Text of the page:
Our time on Fraser Island was intermittently sunny and rainy, lots of rain; but in spite of that we managed some nice walks, mostly on ‘sandblows’ – this means sand blown inland from the coast that engulfs vegetation in its path. The largest is called Knifeblade Sandblow and it stretches 3.5kms inland and advances >1meter each year.  They are interesting and impressive areas. We did a 4 km walk on Kirrar Sandblow and later a 6.5 km walk through Wan’gul Sandblow – it was huge and one could easily imagine being lost in the Simpson or Sahara deserts.

The island features over 100 freshwater lakes and we did some nice walks around a few of them.  Seeing the lakes requires driving inland on what I would call “challenging” 4 WD tracks.  Dick seems to enjoy those drives and does them well.  Even as a passenger I struggled with them!

Managed to find lots of lovely beach campsites and had them to ourselves. Lots of beach driving with our days planned to suit the tide. Some interesting history was learned at the Maheno Wreck – a luxury 420 person passenger liner built in 1905 in Scotland that sailed between NZ & Australia, then became a NZ government hospital ship from 1915-19 (operating in the Med, the English Channel and Australasia caring for >20,000 men), before returning to civilian cross-Tasman passenger services.  It was retired and sold to the Japanese for scrap in 1935.  On the journey to Japan the Maheno broke her tow in a winter cyclone and marooned on Fraser Island.  There is not much left of her now but it is still one of the most popular sights on the island.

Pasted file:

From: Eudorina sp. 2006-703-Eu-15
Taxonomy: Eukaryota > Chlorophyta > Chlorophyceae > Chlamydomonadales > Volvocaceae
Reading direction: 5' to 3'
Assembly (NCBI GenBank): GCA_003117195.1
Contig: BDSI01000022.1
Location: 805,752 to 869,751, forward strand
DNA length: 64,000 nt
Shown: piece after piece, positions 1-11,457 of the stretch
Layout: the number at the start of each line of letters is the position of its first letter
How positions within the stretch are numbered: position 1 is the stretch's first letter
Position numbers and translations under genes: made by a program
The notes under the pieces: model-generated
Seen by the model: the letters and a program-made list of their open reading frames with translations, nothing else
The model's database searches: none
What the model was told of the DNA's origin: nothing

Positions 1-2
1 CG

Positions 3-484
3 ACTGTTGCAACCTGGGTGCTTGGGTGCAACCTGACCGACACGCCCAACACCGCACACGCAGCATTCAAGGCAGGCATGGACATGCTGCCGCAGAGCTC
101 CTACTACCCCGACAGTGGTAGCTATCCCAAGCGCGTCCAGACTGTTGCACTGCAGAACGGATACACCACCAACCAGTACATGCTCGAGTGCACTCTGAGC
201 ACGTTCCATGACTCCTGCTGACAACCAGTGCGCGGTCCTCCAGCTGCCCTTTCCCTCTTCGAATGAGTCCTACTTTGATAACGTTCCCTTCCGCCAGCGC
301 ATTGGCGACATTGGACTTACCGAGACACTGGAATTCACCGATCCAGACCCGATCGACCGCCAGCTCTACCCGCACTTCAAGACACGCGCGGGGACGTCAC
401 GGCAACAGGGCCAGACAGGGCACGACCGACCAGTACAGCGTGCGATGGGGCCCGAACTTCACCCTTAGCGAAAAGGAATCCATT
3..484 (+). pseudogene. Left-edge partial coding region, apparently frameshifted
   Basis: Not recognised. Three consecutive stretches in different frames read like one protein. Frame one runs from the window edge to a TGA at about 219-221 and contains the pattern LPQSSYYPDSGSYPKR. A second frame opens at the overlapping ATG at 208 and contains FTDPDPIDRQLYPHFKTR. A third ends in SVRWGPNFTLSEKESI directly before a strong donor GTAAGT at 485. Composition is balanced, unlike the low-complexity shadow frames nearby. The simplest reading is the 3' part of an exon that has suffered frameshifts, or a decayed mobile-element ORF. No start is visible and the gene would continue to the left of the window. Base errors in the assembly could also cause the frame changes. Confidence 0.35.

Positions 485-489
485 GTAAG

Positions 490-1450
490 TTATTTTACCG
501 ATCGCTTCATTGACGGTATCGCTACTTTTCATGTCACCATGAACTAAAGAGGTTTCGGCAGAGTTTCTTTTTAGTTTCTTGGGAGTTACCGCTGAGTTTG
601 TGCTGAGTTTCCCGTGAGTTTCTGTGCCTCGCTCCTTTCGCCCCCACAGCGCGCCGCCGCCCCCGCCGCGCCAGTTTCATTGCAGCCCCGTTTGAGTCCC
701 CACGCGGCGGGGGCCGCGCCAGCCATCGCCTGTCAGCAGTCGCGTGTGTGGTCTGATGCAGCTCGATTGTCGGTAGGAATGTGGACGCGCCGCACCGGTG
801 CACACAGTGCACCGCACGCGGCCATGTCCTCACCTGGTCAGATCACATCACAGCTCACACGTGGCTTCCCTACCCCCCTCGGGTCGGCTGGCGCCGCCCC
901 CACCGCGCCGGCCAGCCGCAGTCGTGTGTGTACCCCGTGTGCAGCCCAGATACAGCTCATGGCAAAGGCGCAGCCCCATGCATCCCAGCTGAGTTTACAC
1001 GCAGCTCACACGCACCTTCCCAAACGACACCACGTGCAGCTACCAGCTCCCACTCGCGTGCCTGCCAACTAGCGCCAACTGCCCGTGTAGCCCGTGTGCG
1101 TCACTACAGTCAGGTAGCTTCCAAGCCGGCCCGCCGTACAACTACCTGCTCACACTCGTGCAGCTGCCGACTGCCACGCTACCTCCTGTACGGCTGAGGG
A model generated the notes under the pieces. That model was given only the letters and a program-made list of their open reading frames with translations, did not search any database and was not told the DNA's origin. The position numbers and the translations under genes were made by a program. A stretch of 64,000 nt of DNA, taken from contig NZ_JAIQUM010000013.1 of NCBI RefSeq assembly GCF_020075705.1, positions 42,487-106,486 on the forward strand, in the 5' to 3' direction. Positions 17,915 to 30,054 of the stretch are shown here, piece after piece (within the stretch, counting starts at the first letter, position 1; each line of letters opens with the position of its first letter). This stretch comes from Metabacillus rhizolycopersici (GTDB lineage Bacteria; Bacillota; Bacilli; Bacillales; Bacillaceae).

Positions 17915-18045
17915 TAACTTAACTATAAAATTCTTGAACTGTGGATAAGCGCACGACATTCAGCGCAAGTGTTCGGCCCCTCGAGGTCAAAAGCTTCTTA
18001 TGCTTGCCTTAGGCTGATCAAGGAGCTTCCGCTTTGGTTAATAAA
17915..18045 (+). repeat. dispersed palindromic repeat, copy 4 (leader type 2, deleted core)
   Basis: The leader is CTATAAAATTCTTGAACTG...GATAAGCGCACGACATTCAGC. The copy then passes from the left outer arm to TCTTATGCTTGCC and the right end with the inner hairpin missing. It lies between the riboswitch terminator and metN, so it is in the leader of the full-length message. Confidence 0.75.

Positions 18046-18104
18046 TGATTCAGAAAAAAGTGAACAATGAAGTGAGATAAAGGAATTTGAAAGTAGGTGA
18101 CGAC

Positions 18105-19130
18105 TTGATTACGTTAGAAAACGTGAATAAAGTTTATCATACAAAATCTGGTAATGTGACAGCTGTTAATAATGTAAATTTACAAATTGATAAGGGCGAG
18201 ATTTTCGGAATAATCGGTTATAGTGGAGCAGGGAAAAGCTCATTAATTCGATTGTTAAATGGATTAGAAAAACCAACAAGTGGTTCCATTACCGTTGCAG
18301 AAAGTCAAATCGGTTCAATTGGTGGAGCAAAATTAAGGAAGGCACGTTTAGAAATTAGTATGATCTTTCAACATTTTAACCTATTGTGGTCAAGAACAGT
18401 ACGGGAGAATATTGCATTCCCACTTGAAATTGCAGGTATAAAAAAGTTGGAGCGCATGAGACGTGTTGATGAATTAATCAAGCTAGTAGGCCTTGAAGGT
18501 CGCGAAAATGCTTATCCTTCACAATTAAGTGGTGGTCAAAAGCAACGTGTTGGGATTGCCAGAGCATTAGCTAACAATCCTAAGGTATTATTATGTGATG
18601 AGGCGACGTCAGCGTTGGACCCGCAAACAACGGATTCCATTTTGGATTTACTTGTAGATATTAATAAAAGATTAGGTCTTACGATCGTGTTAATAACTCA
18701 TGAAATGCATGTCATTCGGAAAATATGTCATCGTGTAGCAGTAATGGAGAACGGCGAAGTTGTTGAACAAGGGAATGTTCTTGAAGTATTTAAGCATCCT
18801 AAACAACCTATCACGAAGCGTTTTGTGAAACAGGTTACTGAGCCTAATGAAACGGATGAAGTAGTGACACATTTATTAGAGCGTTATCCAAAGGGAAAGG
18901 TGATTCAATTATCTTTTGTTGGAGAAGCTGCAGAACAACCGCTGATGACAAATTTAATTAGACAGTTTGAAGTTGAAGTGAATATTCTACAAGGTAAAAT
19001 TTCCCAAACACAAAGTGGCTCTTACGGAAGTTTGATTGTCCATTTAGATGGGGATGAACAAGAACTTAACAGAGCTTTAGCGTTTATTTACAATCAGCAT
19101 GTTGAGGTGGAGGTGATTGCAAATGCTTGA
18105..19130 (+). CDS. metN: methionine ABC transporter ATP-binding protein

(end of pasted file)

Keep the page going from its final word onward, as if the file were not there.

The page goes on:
Also learned how the island got its name when we visited Central Station, which was once the site of a 16 house village during the timber days, and is now a tourist spot with lots of stories about the history of the island including the story of the shipwreck of the Stirling Castle, which was captained by James Fraser and made famous by his wife, Eliza Fraser, who toured the world telling tales of her survival and his death whilst in the captivity of local aboriginals.